Vághy String Quartet

The Vághy String Quartet. Formed 1965 at the Juilliard School by the Vághy brothers, Dezsö, first violin and Tibor, viola (who were born in Hungary and had studied in Budapest, Vienna, and Hamburg), Stephen Kecskeméthy, second violin, and Edward Culbreath, cello.

Vághy String Quartet

The Vághy String Quartet. Formed 1965 at the Juilliard School by the Vághy brothers, Dezsö, first violin and Tibor, viola (who were born in Hungary and had studied in Budapest, Vienna, and Hamburg), Stephen Kecskeméthy, second violin, and Edward Culbreath, cello. In 1969 two US-born musicians, David George and Robert Dodson, took over as second violin and cello. In 1981 George was succeeded by Alanna Deptuch Vághy - b Regina 1958, B MUS (Queen's) 1981, a pupil of Howard Leyton-Brown and Ivan Galamian, and a pupil of and later married to Dezsö Vághy - and Dodson was succeeded by the Polish-born cellist Julian Tryczynski.

The quartet was coached by members of the Juilliard and Amadeus String Quartets and was quartet-in-residence 1966-8 at the University of Maine. Its first appearance in Canada was at Expo 67 in Montreal. In 1968 it became quartet-in-residence at Queen's University, a position it continued to hold in 1991, and it served 1968-88 in the first chairs of the string section in the Kingston Symphony. The quartet's repertoire has included much 20th-century music, including works by Bartók, Ives, Janáček, Lutoslawski, Schoenberg, Shostakovich, and Szymanowski, among others. It has also played works by Milton Barnes, Srul Irving Glick, Jacques Hétu, Otto Joachim, Peter Paul Koprowski, and Harry Somers. It premiered John Fodi's Quartet for Strings 'Ch'ien' and Paul Crawford's String Quartet: 'La nuit étoilée' in 1974; James Montgomery's Reconnaissance in 1975; Graham George's Fuguing Music for String Quartet, James Kent's Cadenza String Quartet, and Norman Sherman's Quadron in 1976; William Wallace's Quartet for Strings in 1983; and Healey Willan's Introduction and Allegro (completed by F.R.C. Clarke) in 1984.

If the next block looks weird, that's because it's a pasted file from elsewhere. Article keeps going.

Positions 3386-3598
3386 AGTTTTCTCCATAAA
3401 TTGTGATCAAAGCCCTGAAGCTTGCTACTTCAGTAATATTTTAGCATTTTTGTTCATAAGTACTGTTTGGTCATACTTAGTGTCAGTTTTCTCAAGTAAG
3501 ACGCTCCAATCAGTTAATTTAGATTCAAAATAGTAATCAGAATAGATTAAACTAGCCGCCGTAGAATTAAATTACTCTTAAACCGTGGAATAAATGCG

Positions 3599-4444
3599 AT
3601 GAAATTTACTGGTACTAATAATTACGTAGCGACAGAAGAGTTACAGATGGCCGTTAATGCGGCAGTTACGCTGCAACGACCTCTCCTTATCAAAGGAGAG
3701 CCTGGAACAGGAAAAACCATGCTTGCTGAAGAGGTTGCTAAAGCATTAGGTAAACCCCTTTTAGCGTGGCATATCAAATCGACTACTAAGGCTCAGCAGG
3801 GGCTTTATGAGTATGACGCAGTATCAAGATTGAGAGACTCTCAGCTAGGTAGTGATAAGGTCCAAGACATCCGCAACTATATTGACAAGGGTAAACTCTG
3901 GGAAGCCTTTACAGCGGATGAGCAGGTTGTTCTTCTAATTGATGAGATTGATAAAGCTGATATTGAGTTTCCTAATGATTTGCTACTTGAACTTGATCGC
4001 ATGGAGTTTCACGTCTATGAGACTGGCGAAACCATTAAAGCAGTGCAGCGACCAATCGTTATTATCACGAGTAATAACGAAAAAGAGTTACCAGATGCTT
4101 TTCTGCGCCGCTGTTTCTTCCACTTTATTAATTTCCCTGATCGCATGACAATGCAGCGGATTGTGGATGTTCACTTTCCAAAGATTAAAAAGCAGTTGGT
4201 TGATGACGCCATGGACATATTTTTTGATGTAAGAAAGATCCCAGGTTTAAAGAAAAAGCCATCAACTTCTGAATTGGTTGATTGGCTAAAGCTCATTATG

The Vághy String Quartet has performed live and on radio and TV broadcasts in North America and Europe. It taught during the summers 1975-7 at the Kelso Music Centre (near Oakville, Ont) and 1978-80 at the Chamber Music Institute (which it founded in Kingston). After the quartet's New York debut, 2 Mar 1975, Peter G. Davis in the New York Times (9 Mar 1975) praised a 'large, lush, glamorous ensemble tone... used... to excellent effect.' The quartet was the subject of a film, Vaghy, produced in 1971 by Quarry Film Production. Its recording of string quartets by Shostakovich and Szymanowski received the 1977 Canadian Music Council award for the best chamber music record.